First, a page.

The transfer of pollen grains from the anthers of a flower to the stigma of a flower on another plant of the same species is known ascross pollination.
In unisexual flowers, cross-pollination is unavoidable. Nature favours cross-pollination in bisexual flowers as well.
Advantages of cross-pollination:
- Cross-pollination results in the formation of new varieties because the seeds produced by cross-pollination develop and germinate into better plants.
- Comparatively, more viable seeds are produced.
- Offspring can be healthier and disease resistant.
Disadvantages of cross-pollination:
- There are high chances for pollination failure due to the distance barrier.
- Pollen grains are wasted in high amounts.
- Cross-pollination may result in the generation of unwanted characters.
- It depends on external factors for pollination.
- Flowers should have bright-coloured petals, long stamen and pistils, fragrance, or they should produce nectar to attract the pollinating agents.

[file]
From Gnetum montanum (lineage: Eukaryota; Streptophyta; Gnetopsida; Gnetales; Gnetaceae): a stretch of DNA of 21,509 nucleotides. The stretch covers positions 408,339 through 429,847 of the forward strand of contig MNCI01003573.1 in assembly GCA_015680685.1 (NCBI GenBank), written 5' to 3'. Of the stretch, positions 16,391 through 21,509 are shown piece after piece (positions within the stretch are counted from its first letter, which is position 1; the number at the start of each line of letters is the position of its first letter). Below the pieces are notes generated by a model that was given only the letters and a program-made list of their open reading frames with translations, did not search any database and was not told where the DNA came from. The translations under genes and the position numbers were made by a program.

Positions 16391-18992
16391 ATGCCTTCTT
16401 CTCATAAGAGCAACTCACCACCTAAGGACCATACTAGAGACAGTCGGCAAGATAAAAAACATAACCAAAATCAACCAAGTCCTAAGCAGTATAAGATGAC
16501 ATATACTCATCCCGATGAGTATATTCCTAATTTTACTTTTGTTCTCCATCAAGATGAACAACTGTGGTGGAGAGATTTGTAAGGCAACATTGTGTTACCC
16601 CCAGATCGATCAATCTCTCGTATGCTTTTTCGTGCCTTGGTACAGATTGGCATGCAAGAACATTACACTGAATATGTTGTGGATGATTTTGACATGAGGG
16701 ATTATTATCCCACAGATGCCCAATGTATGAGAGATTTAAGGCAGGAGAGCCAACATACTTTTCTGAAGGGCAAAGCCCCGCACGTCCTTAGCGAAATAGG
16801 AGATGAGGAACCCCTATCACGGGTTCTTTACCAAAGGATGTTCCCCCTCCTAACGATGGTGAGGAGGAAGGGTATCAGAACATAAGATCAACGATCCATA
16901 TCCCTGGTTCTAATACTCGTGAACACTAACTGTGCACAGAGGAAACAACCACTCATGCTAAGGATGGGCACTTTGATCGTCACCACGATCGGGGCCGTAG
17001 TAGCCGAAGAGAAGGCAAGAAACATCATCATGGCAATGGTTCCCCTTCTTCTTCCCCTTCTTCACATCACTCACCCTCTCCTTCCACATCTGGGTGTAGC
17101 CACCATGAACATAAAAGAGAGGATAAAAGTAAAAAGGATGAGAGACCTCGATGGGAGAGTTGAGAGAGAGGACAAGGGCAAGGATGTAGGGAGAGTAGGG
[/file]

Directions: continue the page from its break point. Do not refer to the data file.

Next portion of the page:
Cross-pollination occurs only when a pollen grain is transferred from one flower to another by means of agents. These agents can be categorized into two categories.
Agents of cross-pollination:
- Biotic agents (zoophily): These agents are living organisms.
- Abiotic agents: Non-living factors act as agents.
The type of pollination in which transfer of pollen grains occurs by living organisms such as insects, birds, bats and snails is known as biotic pollination.